Penn Chess gets its ‘swag on’
Newly crowned Ivy League champion chess players reveal method to their madness
February 2, 2011, 4:58 am·
Football championship, check. Soccer championship, check. Volleyball championship, check.
Chess championship? Checkmate.
Last weekend, the chess team traveled to Columbia and became Penn’s newest Ivy League titleholders, defeating Harvard, Yale and Cornell as ferociously as a bunch of linemen.
“We won by a sizeable margin,” said College junior Daniel Rockower, the man in charge of organizing the Chess Club’s Sunday practices. Of the ten-man team, Engineering freshman Kasun Waidyaratne, College freshman Zach Weiner, Wharton sophomore Troy Daly and College junior Alex Glass ranked the highest individually for the Quakers.
The four — classified by the Harkness Rating System as Master, Master, Expert, and Class B, respectively — learned the game when they were in preschool and have been playing competitively ever since. Both Daly and Waidyarante won national championships in their youth, and Glass' high school team was crowned Washington State champion twice in his four years.
“You play against kids in your own grade,” Daly explained. “When I was in third grade, I could beat every other third-grader in the country. Obviously now saying you can beat every other third-grader in the country doesn’t really mean anything.”
Now that they are in college, the guys don’t have as much time to fine-tune their skills as they did when they were younger, but their aptitude for victory doesn’t seem to have diminished.
“For years and years, I did problems and studied openings and stuff,” Daly said. “Now I’m like, ‘Whatever, I’m good enough that I can just go to tournaments and go on instinct.’”
Though the Penn players all agreed that they were slated to take home the trophy, they acknowledged that stiff competition awaited them upon their arrival at Columbia.
“There’s a guy at Yale who’s an International Master,” Weiner said. “That’s pretty legit.”
Still, it seems that Grand-Master-bearing or not, the Bulldogs were more bark than bite, beating Columbia and Cornell but falling to Harvard and, of course, Penn.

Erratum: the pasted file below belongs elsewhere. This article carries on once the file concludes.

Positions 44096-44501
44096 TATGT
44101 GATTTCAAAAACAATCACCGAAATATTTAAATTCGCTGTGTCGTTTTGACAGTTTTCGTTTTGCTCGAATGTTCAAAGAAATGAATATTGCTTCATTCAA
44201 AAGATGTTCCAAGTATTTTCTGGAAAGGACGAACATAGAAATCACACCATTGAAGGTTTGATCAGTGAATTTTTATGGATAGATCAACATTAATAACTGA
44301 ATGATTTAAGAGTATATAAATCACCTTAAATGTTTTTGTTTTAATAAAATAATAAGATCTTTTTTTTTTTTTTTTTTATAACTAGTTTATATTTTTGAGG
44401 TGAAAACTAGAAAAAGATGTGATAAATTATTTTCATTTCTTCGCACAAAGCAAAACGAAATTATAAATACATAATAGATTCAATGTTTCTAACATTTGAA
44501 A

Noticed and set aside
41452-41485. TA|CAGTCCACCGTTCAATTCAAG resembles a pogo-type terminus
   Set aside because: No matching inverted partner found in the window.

So what is it, then, that makes the Quakers so formidable when it comes down to the board? It’s all about the style, at least according to Weiner.
“I get my swag on when I walk around,” he said.
Apparently, this mobility is part of the game.
“Walking around can intimidate the other person,” Rockower explained. And if nothing else, it’s a good way to stretch your legs during a game that could take up to six hours.
But making moves — off the chessboard, at least — is not for everyone, with other ways to get into an opponent’s head.
“I always text to make my opponent think I don’t care,” Daly said.
Daly, whose enthusiasm for the game has evolved into an online-gaming hobby, even has his own signature move.
“I’m sure it’s been used before,” Daly said, “but I invented it on my own. It’s a surprise move, a sneak attack. You can call it that.”
After the opening of the match — which in an advanced chess game follows a memorized pattern — Daly uses the surprise move to gain an advantage on his opponents.
While he acknowledged that he might not be able to use the move against players whose ratings far exceed his own, he says the ploy has worked about 70 percent of the time.
“It’s become famous,” Daly explained, provoking laughter from his teammates.
“You should give it a name,” suggested Glass, throwing out the idea of the “Troy-jan Horse.”
“Just give me credit!” Daly said. “I came up with the sneak attack!”
Note: This article was updated from its original version to reflect that Alex Glass' high school team was best in Washington State, not that he was ranked in the top five nationally.